I agree with my hon. Friend the Member for Bedford that one or two matters still need clarification, and the hon. Member for Bath has identified them. It is important that any discussion on a key issue, whether or not a decision is to be made on that occasion, is open to the public and that they are notified in advance. That is what members of the public want. They want to see what their councillors say, how they address the issue, and on what information they base their decisions. Those are the determinants—not whether or not a decision is taken. I am sure that the spirit of what my hon. Friend the Minister said takes that into account. I hope that that spirit will be reflected in her reply and in the draft regulations. That similarly goes for the definition of a key decision.

There are greater difficulties in defining a key decision. It is difficult to define them, and in a way I regret that we are going down that path. I would like to say all important decisions—but perhaps "important" is equally open to definitional difficulty. I cannot say that I envy the Minister the job of wording regulation 15, but it needs to be wider, and we need to hear something in the spirit of what she said in opening the debate, but clearer and firmer than that.

There are still one or two further matters that need clearing up. My hon. Friend the Member for Nottingham, South (Mr. Simpson) raised the question of draft reports. I listened carefully to the Minister's reply, and she appeared to be making a different point rather than answering my hon. Friend's point about draft reports. Draft reports do not lead immediately to a decision, but they can be crucial. The drafting of an original report for a local authority will determine the tone and parameters of any important decision about, for example, the closure of a school or an old people's home, or anything else. So the issue of draft reports needs to be considered. I hope that the Minister will answer that point a little more clearly in her reply to the debate.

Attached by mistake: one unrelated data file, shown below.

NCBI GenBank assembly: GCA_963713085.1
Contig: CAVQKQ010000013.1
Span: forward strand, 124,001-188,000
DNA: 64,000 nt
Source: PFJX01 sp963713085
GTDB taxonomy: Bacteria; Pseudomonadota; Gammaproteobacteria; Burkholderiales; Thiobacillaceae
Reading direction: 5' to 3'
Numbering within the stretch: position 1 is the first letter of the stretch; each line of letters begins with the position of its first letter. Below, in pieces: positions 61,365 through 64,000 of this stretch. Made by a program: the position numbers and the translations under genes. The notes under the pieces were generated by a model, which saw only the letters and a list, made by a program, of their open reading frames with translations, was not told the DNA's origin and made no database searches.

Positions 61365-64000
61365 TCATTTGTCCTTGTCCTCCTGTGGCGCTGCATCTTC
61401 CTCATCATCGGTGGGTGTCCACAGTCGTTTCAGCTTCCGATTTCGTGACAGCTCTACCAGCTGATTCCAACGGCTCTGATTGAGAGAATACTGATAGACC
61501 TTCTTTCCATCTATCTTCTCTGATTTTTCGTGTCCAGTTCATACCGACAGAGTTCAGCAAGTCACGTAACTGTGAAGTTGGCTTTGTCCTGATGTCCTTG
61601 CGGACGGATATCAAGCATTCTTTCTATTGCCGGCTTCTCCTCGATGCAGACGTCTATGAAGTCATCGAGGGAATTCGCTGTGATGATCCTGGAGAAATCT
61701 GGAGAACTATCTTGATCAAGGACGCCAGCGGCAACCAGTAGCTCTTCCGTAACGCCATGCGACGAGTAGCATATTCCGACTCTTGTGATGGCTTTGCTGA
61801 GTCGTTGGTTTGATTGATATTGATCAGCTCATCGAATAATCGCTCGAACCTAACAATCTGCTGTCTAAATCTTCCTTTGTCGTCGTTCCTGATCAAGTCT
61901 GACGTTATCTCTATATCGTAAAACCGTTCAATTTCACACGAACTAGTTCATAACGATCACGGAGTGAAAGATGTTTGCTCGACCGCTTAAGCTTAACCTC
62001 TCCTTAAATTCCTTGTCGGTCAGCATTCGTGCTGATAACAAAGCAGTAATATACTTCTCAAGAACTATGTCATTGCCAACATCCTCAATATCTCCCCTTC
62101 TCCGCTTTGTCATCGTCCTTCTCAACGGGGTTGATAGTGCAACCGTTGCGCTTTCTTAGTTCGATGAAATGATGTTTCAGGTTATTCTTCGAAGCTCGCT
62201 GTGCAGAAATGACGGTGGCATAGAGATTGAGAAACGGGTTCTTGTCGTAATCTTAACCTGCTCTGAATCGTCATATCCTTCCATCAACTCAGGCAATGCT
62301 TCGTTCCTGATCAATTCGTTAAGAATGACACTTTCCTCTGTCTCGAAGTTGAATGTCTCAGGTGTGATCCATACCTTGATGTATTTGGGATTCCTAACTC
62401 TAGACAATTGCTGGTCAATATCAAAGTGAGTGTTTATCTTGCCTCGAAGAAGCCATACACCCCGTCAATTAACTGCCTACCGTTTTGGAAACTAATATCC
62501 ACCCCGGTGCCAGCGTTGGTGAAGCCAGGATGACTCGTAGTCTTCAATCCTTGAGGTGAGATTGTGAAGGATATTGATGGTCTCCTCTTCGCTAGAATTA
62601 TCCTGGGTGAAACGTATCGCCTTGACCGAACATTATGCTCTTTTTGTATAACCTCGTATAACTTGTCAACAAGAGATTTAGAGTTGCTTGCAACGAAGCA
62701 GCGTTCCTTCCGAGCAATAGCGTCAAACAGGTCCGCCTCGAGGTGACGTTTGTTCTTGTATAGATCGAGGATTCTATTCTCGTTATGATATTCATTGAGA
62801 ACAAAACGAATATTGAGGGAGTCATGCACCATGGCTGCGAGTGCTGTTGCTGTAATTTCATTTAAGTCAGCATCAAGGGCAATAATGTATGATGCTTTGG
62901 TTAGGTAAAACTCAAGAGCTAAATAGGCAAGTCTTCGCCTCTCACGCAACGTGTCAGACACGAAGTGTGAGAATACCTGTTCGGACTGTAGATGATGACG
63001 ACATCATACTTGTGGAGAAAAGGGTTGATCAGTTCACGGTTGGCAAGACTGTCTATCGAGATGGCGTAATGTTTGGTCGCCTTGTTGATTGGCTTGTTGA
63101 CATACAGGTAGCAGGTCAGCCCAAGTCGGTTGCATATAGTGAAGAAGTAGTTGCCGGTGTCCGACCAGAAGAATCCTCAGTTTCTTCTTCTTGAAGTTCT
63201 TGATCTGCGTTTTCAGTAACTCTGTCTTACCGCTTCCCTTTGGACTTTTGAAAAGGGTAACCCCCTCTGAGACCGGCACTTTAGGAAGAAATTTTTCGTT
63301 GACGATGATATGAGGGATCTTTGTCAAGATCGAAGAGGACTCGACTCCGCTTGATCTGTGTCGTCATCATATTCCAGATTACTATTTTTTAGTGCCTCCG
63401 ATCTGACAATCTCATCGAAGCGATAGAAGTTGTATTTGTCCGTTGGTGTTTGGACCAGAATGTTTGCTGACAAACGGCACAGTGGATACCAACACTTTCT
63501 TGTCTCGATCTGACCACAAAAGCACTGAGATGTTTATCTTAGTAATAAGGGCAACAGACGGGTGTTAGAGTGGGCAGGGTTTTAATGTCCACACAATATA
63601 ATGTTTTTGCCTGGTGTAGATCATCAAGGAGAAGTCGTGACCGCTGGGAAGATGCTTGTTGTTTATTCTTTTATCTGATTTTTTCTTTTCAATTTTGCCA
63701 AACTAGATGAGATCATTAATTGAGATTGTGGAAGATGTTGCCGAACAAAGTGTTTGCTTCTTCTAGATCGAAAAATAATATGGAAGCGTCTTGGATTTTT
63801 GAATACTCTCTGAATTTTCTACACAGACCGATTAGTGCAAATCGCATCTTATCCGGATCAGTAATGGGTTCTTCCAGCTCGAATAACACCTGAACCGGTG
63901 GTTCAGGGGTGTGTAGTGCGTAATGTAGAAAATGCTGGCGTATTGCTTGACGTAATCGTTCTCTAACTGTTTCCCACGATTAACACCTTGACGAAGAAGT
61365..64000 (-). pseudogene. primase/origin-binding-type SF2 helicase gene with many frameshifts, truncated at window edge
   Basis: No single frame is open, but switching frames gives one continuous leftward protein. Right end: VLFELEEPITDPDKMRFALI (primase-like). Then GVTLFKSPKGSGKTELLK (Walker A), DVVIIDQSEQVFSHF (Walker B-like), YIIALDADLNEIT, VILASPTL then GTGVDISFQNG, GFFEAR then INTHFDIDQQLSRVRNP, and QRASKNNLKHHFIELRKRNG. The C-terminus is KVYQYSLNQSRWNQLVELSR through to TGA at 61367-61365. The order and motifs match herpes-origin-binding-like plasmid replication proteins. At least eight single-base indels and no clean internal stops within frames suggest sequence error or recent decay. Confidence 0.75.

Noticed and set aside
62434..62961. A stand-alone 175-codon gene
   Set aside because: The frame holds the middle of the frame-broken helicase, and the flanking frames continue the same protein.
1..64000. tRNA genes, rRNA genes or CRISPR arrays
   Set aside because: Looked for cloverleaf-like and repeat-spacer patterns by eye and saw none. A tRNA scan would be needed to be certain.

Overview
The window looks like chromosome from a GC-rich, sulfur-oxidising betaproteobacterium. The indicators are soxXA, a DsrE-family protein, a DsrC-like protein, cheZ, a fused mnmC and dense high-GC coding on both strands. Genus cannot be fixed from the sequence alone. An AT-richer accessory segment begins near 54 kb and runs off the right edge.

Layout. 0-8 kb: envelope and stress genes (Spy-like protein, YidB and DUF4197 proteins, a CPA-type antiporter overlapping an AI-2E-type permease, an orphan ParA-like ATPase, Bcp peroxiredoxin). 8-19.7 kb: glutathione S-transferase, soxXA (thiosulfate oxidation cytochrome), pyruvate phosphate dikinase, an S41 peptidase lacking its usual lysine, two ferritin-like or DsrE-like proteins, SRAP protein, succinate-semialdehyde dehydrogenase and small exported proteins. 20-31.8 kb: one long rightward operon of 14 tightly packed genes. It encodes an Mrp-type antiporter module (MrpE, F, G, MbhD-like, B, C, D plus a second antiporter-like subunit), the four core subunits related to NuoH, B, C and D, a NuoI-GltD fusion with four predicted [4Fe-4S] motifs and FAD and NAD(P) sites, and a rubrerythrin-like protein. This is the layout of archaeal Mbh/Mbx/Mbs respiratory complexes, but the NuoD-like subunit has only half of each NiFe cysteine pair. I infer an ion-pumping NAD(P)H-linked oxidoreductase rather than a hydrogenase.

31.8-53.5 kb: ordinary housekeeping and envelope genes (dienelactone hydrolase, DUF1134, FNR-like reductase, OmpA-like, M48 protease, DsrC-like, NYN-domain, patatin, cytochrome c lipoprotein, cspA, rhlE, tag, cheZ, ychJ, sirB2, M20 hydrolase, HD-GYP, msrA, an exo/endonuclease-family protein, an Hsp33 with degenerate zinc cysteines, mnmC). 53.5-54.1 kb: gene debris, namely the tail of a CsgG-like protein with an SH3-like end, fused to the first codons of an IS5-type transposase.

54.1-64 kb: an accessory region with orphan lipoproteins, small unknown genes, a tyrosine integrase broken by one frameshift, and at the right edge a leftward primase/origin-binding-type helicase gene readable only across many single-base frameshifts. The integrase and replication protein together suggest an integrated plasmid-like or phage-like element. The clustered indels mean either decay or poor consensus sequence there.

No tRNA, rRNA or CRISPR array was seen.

I agree with the hon. Member for Bath that, ideally, the provisions should be written into the Bill rather than into regulations, but perhaps that is difficult for the Government to accept at this late stage in proceedings. No one will press the Minister tonight to put the provisions in the Bill. The progress that we have made on the regulations is sufficiently encouraging, and it shows the spirit in which the Government are dealing with the issue. There are issues on which we need the greatest possible legislative clarity. This is a difficult area.

Most hon. Members are sympathetic to what the Government are trying to do, which is to release local authorities and their decision making from the impenetrable, slow and cumbersome committee structure. However, in doing so, the Government inadvertently went down a much less transparent route in the original Bill. The Minister has saved the legislation and the Government tonight from that unhappy and probably unintended route, and has retrieved the situation; but she must recognise that significant decisions will still effectively be delegated to members of the executive—cabinet members, as they call them in my local authority in Stoke-on-Trent—and made in conjunction with the chief officer. It will be difficult to achieve transparency in those decisions. Any one of those decisions may not come within the definition of a key or important decision, but cumulatively they have a great effect on all our constituents.

We are pursuing a difficult route which will lead the Government to keep a very close eye on matters. I hope that, quite apart from these regulations, the Government and the Ministers will revisit this piece of legislation over the coming months and in a year or two's time, to see how it is working and whether members of the public—and of the local press—are worried about a lack of transparency.